Criminal Defense

Criminal law is the body of statutory and common law that deals with crime and the legal punishment of criminal offenses.

The process begins with an alleged crime. A “€œcomplaining witness”€ makes an accusation, which is investigated by the police, acting as agents of the government. A formal charging document called a complaint or an indictment brought by a grand jury is filed with a court in the appropriate jurisdiction.

In Virginia, the interests of the state are represented by a prosecuting attorney, called a Commonwealth’€™s Attorney, while the interests of the defendant are represented by his defense attorney or by the defendant as “€œpro se“€ (acting as his own attorney). The Sixth Amendment of the Constitution of the United States guarantees a criminal defendant the right to a speedy and public trial, in both state and federal courts, by an impartial jury of the State and district wherein the crime was committed and to be informed of the nature and cause of the accusation; to be confronted with the witnesses against him; to have compulsory process for obtaining witnesses in his favor and to have the assistance of counsel for his defense if the offense with which he is charged carries the possibility of a jail sentence upon conviction.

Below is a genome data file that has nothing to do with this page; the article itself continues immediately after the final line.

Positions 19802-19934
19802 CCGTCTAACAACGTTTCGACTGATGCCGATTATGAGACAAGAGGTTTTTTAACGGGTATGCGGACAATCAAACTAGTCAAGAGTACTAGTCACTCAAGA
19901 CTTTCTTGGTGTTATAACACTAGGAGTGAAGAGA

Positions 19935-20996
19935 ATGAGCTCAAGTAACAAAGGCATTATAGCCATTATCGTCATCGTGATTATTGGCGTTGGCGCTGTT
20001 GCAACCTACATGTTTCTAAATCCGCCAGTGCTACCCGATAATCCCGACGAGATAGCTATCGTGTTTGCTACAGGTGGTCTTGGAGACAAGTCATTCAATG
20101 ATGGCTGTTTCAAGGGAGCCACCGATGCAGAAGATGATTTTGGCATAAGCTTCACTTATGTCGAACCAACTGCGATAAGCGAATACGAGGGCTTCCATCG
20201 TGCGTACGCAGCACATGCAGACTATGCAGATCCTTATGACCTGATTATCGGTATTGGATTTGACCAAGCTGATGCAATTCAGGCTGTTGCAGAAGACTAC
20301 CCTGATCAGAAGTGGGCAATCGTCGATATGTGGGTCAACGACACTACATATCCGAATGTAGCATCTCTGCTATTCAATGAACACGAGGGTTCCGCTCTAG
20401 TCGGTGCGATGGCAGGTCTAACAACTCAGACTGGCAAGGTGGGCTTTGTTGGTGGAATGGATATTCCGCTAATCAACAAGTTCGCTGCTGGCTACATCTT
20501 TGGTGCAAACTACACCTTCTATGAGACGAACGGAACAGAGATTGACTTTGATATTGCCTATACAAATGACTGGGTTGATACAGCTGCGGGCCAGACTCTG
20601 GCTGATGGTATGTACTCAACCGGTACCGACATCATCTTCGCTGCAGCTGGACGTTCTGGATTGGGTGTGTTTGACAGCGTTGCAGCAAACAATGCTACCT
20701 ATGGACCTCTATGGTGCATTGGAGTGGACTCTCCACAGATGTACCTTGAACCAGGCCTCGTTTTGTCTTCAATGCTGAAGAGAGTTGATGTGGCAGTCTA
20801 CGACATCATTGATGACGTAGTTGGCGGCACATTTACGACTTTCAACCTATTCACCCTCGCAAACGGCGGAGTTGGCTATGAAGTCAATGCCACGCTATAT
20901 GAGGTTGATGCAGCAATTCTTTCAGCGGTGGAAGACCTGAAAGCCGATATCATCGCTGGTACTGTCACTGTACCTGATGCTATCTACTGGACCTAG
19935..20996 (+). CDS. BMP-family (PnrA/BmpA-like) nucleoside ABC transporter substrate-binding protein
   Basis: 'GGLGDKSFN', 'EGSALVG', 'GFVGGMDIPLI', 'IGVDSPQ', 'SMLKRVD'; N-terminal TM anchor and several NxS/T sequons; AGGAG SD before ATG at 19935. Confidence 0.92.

Criminal statutes spell out the exact circumstances which constitute a crime. These circumstances are known as the “elements” of the offense. Unless all the elements are proven “€œbeyond a reasonable doubt”€ by the prosecuting authority, the defendant is not guilty of the offense.

Criminal law distinguishes crimes from civil wrongs such as tort or breach of contract. Criminal law has been seen as a system of regulating the behavior of individuals and groups in relation to societal norms whereas civil law is aimed primarily at the relationship between private individuals and their rights and obligations under the law. Although many ancient legal systems did not clearly define a distinction between criminal and civil law, in England there was little difference until the codification of criminal law occurred in the late nineteenth century. In most U.S. law schools, the basic course in criminal law is based upon the English common criminal law of 1750, the tradition from which most criminal law in Virginia descends.

Resource: Frequently Asked Questions regarding DUIs in Virginia

Timothy C. Carwile

©2006-2019 Allen & Carwile, P.C.
Specializing in DUI/DWI law, reckless driving and estate law in Staunton, VA.